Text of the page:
OKRs provide flexibility that SMART goals alone don’t allow. Where SMART goals are intended for 100% completion, OKRs leave room for individuals to achieve only, say, 80% of a Key Result and still consider it successful.
Unlike SMART goals, the intentionally aspirational OKRs are meant to be evaluated for complexity as well as completeness. OKRs don’t get crossed off a list; they get reviewed by entire teams and adapted, adjusted, repeated, and repurposed as needed.
While SMART goals always come with a deadline since they’re time-bound, they aren’t set on a specific cadence. OKRs can be set on any time frame as well, but that time frame typically applies to a set of OKRs rather than each goal having its own deadline. In the Growth Method, we set 90-day OKRs and also help businesses put their annual goals (Annual Objectives), 3-year goals (3 Year Objectives) and even 10-year goal (North Star) into OKR format.
This approach connects the dots between your company’s ultimate Objective and every OKR leading up to it, which helps your business eliminate silos and align teams to a common purpose with a shared methodology.
Comparing Methodologies: OKRs vs. Rocks
OKRs and Rocks both provide direction, but they’re far from identical. Where OKRs are almost endlessly adaptable, Rocks can embody a rigidity that inhibits spontaneity or recalibration—factors that many modern companies value. And while some say Rocks are just Objectives by another name, Objectives differ from Rocks in scope and measurement.
Rocks are typically set at a leadership level, with leaders identifying three to seven top priorities (Rocks) for the next 90 days. However, because Rocks don’t always penetrate throughout the company, they may not provide direction at every level. As a result, Rocks have the potential to further silo teams and individuals, potentially causing misalignment.
OKRs, on the other hand, are designed to cascade down throughout the rest of the organization. Company, Departmental, and Individual Objectives should all align. That said, OKRS aren’t exclusively top-down. Every level of the business has the autonomy to bubble up priorities and to align with Company Objectives as they see fit.
This first OKR example shows how a Company Objective triggers Key Results that become Departmental Objectives and so on:
Company Objective: Expand nationwide
Onboard 10 new sales representatives (HR)
Run ad campaigns in 10 new states (Marketing)
Onboard 10 new sales representatives (HR)
Publish new career openings
Interview 30 candidates
Run ad campaigns in 10 new states (Marketing)
Design a new print ad - creative and copy
Hire digital marketing consultant
In this next OKR example, you’ll see how a Departmental Objective can trigger inter-departmental collaboration, breaking down silos between teams:
Sales Department Objective: Add 1,500 new subscription sales by the end of Q4
Target 3 new prospects daily (Sales)
Host a weekly podcast (Marketing)
Sponsor 3 podcasts popular with our target market (Strategic Partnerships)
Rocks strictly focus on a company’s most pressing quarterly priorities. At the end of 90 days, there are only two possible results: they are either complete or incomplete. As a result, Rocks can get “sandbagged,” with teams setting goals that feel achievable instead of pushing themselves to make progress on bigger stretch goals.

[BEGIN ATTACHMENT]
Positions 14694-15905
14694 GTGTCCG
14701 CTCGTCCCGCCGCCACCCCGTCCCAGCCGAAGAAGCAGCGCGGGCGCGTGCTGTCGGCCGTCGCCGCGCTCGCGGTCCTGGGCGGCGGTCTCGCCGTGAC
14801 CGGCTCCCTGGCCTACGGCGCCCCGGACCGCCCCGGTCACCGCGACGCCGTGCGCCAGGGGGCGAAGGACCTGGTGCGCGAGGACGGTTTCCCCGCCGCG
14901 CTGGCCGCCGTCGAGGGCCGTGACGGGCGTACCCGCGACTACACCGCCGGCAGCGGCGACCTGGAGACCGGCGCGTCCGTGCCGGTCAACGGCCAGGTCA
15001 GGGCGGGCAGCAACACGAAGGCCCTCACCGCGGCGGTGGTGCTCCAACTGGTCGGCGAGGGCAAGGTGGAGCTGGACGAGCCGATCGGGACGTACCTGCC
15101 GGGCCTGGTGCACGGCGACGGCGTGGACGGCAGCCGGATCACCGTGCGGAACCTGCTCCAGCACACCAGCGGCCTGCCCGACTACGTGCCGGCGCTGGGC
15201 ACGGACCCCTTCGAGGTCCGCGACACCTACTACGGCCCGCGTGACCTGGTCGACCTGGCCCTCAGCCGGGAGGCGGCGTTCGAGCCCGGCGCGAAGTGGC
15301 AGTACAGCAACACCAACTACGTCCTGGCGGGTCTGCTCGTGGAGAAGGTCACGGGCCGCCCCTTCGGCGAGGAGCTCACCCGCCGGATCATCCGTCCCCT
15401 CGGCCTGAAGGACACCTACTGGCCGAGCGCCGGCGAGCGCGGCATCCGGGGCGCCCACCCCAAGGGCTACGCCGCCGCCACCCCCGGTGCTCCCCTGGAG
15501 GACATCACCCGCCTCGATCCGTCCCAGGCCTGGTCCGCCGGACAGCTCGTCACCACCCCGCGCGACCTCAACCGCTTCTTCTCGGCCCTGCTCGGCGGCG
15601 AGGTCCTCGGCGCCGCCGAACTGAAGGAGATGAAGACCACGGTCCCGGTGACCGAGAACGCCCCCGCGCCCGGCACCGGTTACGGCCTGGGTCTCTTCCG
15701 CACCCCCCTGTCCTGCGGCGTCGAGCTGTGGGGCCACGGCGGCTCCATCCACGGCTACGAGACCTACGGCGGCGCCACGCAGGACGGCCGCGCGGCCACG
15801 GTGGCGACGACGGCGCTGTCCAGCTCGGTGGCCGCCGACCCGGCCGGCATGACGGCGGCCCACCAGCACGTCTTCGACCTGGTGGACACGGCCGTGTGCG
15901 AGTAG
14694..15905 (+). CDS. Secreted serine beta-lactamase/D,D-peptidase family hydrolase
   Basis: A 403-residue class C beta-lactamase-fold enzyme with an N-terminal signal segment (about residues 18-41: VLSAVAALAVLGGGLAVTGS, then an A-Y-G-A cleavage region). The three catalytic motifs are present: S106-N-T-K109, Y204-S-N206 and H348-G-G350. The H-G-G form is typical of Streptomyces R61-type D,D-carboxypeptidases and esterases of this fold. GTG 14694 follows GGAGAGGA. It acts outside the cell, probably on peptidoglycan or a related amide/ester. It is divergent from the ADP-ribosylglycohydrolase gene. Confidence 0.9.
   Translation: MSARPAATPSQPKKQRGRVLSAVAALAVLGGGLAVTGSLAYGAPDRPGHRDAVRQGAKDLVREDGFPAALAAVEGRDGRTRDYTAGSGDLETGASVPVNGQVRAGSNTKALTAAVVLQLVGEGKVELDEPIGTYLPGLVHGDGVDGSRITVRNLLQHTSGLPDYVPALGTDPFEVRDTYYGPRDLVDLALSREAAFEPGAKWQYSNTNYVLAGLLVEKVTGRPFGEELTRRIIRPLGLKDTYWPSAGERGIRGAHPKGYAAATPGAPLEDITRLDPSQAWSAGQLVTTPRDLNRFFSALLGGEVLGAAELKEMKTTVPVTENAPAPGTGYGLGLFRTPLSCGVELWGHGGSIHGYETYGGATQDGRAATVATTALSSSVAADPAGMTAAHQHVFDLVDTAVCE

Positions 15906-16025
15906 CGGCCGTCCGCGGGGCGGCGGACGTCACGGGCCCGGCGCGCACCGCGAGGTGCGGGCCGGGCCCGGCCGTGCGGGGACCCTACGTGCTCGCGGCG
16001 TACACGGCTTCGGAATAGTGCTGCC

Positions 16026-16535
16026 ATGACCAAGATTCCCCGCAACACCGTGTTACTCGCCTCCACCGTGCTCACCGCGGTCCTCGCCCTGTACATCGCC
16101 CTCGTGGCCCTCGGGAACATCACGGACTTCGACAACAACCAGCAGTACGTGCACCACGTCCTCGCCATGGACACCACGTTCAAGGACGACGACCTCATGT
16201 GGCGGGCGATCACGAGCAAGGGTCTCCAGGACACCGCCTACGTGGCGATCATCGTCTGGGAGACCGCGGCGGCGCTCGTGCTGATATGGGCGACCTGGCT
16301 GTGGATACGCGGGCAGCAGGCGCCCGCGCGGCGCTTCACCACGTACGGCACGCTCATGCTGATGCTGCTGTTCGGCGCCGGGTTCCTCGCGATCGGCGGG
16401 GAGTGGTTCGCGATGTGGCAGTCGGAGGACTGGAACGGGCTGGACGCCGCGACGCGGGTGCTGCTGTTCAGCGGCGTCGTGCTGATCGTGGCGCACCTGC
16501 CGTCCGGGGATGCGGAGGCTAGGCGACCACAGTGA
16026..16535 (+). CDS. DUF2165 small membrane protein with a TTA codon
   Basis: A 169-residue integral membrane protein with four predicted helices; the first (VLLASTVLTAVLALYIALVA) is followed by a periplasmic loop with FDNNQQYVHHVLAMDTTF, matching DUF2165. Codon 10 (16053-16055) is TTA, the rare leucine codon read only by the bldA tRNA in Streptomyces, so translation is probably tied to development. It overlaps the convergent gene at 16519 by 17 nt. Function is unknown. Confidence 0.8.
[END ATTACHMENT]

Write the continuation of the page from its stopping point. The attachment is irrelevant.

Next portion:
OKRs, however, are inherently ambitious. Their “done-ness” gets evaluated against a range of success markers (1-10 scale, based on completion but also effort involved), and 80% completion is broadly considered an acceptable standard. As a result, the methodology inherently encourages stretch goals over safe, easily achievable ones. Learn more about the specifics of OKR scoring here.
Our Take: OKRs Are More Powerful than Rocks and SMART Goals Alone
As your business evolves, so will its needs. Yet SMART goals and Rocks aren’t known for their ability to evolve.
While SMART goals ensure precision, they can also stifle creativity; not every goal can neatly line up with the SMART framework. Take a more visionary goal such as, “Create a great workplace culture.” It’s a valuable goal, but it doesn’t meet the SMART criteria.
Rocks also tend to exclude visionary goals, instead prioritizing attainable 90-day goals that may not ultimately advance the business toward bigger-picture priorities.
As you’ve seen, OKRs are built for complexity and nuance. Let’s recap what we love most about the OKRs methodology:
OKRs are versatile
OKRs allow a business to set sweeping, ambitious, and even somewhat nebulous Objectives, then craft a SMART roadmap of Key Results that establish milestones and drive accountability. If the Objective is the destination, the Key Results are how you’ll get there. Making Key Results SMART empowers teams to optimize their time and talent.
OKRs enable whole-company alignment
OKRs are transparent to everyone, from C-level executives to individual frontline workers. The entire team benefits from an unobstructed view of their contributions to the company’s overarching goals.
OKRs promote ambitious goal-setting
OKRs are scored on a 1-10 spectrum that leaves room for both ambitious goal-setting and the often challenging realities of execution. In many cases, achieving 80% of an ambitious goal propels the team further than achieving 100% of a safe goal.
Goal-Setting for Growth
While all three methodologies we’ve reviewed—SMART goals, Rocks, and OKRs—seek to provide businesses with clarity and direction, each has its own best-use scenarios. Your choice should be informed by your company’s size, industry, culture, and growth phase. Ultimately, any goal-setting methodology is better than none at all.
The SMART methodology can be woven into any goal-setting approach.
Rocks revolutionized the business world’s take on goal-setting and prioritization, and many companies have advanced with Rocks as a guiding force.
OKRs deliver the best of SMART goals and Rocks along with versatility, vision, and unity of purpose. If your team is ready to soar toward growth, OKRs may offer the wings you need.
Let Crews & co. show you how to use OKRS to achieve profitable growth. Work with us.